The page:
Horrible incidents of violence and tragic natural disasters over recent weeks have shown just how important it is to be prepared.
Sure, no one can be ready for things such as the Las Vegas shooting or the alleged terrorist action in Edmonton and there is only so much one can do when a tornado or hurricane strikes.
However, that being said, there were a number of individuals — aside from trained first responders — that used their skills and what they have learned to provide assistance to those people who needed help. So in that way, there are actions each person can take in order to be properly equipped for an emergency situation.
So, as it is Fire Prevention Week in Alberta, the timing is perfect to brush up or embark on some training to be ready for an emergency.
The most obvious at the moment would be focusing on fire safety, which would include items such as making certain smoke detectors are operating properly with fresh batteries, have a home escape plan and practising it and making changes in order to avoid potential fire hazards, plus having a fire extinguisher handy, just in case.
Although, a person could also go a step further by taking some fire extinguisher training as well as adding in a first aid course — something that became very useful for people helping the shooting victims and could be used in several other situations a person could find themselves in.
There is a lot of other groundwork a person can do to be ready in case of something going wrong.
From having an emergency contact list — In Case of Emergency (ICE) — on your phone to having someone knowing the itinerary of a trip to securing a plan to get out of a place or facility should the need arise, these are just a few elements that can make a difference and potentially save lives.
That said, protecting oneself and lending a hand in a crisis, can be as simple as staying calm, not panicking, being supportive or even just being there as a comforting hand or shoulder.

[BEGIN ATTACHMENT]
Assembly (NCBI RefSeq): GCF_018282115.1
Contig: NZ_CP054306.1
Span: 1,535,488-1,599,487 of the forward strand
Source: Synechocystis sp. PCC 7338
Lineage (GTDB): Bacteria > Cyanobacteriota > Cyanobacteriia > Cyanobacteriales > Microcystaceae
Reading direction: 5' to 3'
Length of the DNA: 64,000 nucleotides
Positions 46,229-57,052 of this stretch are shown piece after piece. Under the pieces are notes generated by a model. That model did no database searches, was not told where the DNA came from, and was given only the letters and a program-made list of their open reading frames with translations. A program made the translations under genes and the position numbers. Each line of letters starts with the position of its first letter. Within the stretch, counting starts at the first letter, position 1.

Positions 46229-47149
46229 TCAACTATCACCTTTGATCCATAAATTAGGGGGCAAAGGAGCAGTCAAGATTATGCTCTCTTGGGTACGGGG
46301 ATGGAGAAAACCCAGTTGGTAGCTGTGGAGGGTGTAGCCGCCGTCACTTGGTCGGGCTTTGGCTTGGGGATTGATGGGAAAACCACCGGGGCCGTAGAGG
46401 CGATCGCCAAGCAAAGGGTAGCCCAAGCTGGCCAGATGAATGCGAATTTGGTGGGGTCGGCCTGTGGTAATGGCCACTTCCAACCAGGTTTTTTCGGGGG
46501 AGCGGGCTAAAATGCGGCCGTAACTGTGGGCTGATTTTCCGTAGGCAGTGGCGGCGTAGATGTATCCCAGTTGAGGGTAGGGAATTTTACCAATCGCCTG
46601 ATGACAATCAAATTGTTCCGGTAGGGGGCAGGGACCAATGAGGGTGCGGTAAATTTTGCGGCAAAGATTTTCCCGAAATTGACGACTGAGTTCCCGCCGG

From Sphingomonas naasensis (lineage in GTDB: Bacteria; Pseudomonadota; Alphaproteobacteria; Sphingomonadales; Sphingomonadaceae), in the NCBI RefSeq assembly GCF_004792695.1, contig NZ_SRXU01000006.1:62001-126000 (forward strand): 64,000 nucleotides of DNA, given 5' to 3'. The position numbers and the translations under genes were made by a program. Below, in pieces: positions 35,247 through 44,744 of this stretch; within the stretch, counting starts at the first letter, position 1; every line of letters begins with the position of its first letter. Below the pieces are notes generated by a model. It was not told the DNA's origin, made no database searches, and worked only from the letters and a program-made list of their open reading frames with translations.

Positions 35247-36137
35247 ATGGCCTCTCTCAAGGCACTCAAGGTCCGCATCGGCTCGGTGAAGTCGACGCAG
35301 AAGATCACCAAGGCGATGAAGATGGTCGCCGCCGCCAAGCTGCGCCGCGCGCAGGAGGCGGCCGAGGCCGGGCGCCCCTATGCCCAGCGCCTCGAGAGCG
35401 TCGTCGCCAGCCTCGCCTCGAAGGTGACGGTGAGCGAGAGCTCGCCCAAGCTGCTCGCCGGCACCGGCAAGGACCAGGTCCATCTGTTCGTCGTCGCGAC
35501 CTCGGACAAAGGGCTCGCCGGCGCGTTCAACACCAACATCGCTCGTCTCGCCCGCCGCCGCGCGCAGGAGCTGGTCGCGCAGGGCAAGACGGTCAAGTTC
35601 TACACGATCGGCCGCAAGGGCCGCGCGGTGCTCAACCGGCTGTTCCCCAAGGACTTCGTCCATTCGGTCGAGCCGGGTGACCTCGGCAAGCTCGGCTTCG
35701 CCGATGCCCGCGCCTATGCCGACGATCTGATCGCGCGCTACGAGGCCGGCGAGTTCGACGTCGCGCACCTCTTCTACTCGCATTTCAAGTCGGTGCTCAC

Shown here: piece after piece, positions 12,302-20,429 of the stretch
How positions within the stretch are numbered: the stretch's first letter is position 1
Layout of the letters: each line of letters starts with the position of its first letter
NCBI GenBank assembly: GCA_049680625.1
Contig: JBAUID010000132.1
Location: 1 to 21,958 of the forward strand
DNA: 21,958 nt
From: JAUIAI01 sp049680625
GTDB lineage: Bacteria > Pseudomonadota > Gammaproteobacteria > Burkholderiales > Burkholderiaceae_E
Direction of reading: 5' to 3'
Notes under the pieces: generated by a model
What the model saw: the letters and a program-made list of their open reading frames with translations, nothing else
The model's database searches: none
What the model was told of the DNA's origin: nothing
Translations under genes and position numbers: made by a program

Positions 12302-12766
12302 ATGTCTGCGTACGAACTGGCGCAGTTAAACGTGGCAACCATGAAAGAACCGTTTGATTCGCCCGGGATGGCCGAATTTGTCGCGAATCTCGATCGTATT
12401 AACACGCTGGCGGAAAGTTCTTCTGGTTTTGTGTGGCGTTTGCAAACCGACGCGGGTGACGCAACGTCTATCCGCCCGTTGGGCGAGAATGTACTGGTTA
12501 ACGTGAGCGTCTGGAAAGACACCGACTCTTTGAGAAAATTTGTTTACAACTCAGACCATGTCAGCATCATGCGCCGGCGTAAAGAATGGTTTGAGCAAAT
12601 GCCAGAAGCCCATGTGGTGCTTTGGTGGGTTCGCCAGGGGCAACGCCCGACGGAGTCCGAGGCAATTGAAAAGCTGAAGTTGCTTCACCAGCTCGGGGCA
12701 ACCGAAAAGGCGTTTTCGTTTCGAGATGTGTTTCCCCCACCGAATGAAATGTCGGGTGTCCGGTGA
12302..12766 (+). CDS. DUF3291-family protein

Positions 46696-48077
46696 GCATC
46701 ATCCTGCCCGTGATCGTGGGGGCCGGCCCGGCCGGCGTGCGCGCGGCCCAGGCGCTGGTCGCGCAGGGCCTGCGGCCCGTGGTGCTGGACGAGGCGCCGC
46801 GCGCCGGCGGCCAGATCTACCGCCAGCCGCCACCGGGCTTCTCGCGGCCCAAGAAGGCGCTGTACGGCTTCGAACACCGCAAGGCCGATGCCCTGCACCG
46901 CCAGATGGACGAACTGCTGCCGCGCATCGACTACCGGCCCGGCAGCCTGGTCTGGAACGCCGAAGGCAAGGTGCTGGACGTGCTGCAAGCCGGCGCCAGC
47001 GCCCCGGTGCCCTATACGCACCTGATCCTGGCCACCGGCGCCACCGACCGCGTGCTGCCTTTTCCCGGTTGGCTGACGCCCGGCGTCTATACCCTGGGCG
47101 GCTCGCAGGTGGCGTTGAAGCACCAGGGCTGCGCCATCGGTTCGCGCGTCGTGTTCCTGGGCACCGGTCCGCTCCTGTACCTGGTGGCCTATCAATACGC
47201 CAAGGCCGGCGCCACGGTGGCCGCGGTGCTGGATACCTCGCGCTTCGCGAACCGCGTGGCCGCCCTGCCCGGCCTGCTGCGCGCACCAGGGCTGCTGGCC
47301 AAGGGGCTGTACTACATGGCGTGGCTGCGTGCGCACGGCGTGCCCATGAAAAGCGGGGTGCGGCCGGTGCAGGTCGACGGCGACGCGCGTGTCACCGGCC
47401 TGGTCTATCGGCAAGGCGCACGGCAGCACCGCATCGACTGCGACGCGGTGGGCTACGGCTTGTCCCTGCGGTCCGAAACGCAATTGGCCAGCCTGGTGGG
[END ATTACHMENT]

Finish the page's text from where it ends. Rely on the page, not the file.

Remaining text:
Not everyone is going to or is able to perform heroic acts like being a shield from bullets, running up to a burning car and giving someone CPR. It’s just not in some people’s mind that they can do something like that, just like it isn’t in everyone’s blood to be able to serve their community as a firefighter, police officer, medical first responder or search and rescue technician.
Yet, that doesn’t mean there isn’t a way to help.
Just look at the people who carried victims out of the Vegas concert venue so they could get to the hospital, the many hundreds of rescuers that used their own boats and other resources to help Houston residents after the hurricane, the selfless individuals that went to Pine Lake to help or even the ones that gave their time, money, effort or could donate items for Fort McMurray fire relief.
There are a variety of ways to prepare for an emergency, all it takes is a commitment to do something — no matter how small. In the end, whatever that is will mean something to someone who is in need.
And realistically, isn’t that how society is supposed to be?
But that is…just an observation.